We flew over to Sydney to have a one-on-one chat with head of Xbox, Phil Spencer. We talk at length about Project Scorpio, the changing state of the console landscape, and Microsoft's plans for the future.
How are you finding Sydney?
I’m loving it – I mean look at this weather.
I flew up from Seattle on Saturday, landed on Monday. Still spinning a little bit, but people have been great. We’ve gone to some really nice events – we’re doing our FanFest here, and Xbox Fans in Australia are some of the most passionate, so I’m really glad to be down here for my first time.
I went to the Forza event yesterday. It’s location seemed appropriate, because the game is set in Australia. Did you stop by for that?
I was at the Forza event last night.
Oh, you were?
Yeah, I had to do a couple Microsoft things here, and then I went out to the drag strip. Got to do the drifting – did you do that?
I did – it nearly made me sick.
There’s a lot of stink, a lot of it [laughs].
Yeah I got used to the smell of burnt rubber, it was real weird.
[Laughs] Yeah! And then we did the drag strip with the two cars that the community built, or designed. I thought the event was great. It was really good to see all the fans out there enjoying themselves, and I always get great face-to-face feedback when I’m talking to users of our products. It’s an important part of what we do.
So Microsoft at the start of this generation had a bit of a shaky start, but recently you’ve built up a lot of momentum.
It’s been interesting seeing you guys pivot; less of an emphasis on Kinect, backwards compatibility, the One S, your Play Anywhere initiative. Even the Scorpio – you posit it as the most powerful console on the planet. But with the length until its release being so long – about a year – will that dampen any of that momentum?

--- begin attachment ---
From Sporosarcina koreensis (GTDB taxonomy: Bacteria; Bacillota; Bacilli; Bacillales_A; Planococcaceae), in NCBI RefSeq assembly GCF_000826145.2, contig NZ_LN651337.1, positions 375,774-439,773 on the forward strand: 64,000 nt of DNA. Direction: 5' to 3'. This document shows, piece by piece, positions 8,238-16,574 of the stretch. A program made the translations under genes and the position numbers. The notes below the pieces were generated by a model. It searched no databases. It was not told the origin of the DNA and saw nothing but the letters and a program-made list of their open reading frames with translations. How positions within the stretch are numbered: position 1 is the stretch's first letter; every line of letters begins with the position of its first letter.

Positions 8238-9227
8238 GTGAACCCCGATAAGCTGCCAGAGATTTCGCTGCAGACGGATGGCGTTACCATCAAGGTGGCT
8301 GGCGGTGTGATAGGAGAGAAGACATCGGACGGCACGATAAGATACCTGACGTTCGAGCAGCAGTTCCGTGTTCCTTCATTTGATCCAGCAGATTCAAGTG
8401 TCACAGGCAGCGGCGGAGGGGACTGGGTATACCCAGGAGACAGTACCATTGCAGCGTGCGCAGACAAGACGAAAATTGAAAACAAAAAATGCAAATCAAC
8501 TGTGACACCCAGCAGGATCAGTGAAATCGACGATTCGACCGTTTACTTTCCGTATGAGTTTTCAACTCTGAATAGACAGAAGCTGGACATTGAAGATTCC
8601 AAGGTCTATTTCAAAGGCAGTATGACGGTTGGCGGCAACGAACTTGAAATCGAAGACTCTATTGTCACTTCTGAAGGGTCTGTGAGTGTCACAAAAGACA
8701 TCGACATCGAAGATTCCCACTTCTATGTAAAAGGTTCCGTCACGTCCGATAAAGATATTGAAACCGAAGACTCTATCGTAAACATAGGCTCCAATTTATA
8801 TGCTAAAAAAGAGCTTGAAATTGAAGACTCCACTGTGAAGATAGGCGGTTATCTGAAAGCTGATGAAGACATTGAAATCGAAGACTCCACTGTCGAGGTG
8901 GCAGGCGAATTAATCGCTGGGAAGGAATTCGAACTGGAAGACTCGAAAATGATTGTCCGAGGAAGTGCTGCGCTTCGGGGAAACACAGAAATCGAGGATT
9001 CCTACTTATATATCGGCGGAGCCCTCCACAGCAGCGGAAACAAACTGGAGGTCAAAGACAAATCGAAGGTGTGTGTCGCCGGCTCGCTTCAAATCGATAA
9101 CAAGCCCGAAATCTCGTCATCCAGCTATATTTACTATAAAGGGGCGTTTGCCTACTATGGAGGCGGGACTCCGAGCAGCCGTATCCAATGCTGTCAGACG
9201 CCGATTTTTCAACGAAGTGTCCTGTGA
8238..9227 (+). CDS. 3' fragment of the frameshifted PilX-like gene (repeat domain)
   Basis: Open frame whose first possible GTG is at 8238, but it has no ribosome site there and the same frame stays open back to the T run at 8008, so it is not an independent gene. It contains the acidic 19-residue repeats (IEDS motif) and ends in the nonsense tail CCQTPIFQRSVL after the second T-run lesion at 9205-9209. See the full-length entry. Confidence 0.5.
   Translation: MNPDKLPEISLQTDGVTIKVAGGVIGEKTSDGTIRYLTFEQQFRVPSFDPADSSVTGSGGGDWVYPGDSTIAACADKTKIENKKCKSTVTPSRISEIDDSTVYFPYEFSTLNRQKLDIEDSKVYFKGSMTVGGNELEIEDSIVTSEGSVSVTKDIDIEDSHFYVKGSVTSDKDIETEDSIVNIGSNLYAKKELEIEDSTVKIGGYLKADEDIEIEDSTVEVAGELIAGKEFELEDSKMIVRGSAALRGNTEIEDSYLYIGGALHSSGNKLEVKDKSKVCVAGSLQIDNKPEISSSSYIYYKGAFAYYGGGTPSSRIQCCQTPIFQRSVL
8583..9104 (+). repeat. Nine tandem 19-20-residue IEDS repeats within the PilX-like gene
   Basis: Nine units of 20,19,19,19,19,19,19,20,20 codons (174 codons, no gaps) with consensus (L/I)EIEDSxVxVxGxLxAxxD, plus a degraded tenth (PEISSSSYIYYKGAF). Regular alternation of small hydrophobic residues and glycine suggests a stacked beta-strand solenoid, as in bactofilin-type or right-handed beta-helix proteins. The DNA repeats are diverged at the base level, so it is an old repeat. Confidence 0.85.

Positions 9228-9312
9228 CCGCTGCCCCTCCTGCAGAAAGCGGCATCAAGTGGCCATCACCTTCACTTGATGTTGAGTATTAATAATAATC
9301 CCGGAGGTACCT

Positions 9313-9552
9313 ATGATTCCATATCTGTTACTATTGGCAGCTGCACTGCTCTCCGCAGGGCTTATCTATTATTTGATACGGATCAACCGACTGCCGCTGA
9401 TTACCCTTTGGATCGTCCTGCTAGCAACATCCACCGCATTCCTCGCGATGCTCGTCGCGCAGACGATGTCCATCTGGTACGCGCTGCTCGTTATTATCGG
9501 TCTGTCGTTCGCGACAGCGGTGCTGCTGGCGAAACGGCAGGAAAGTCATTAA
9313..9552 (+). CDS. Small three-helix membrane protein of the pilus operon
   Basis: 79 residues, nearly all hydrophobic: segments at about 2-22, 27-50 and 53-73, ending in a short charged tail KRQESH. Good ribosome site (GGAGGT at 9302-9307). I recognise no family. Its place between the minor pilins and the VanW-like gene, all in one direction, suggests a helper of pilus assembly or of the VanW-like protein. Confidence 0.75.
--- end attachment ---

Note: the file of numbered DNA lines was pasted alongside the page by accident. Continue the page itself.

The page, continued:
That’s a good question. If I rewind all the way back to E3 and the decision we made to talk about both of them – which, you can say is a little crazy.
It was cool though; it was the hardest hitting conference.
But I mean you could imagine going into the planning, and “OK, we’re going to open with the S reveal,” but I think everybody knew we were going to do something like that – we hadn’t shown it. And then closing with the Scorpio – it was a lot of noodling going over whether that was the right plan. We’ll still have to wait until it launches to say “OK, did we do what we said we were going to do.” The gamers are always good at keeping us honest.
I’m really, really happy with the response to S. I think most of the hard questions I got after E3 is “Did you just kill the S?”
That was the meme – because everybody is just going to wait. But when people finally got their hands on it, and saw what we did with S in terms of the 4K UHD blu-ray, 4K streaming, and the nice form factor – I think people saw what we saw as we were designing both of the products. That this console stands on its own, it’s at a price point -- $499 [for the 500GB model] in New Zealand – and that price point is just different than the Scorpio’s when it comes out, right? There’s a real price-conscious, value-conscious customer who’s going to look at that aspect of your product line, and that’s what they want.
And then there’s some core people who are looking for the best price and performance, and that what’s we designed Scorpio for. I wanted to make sure it was all part of one console, so that if you move from one to the other, or happen to have two, you’re not buying two versions of the games. Your games just work across both. A lot of that learning came from our work with Back Compat, and just the reception we’ve seen over that.
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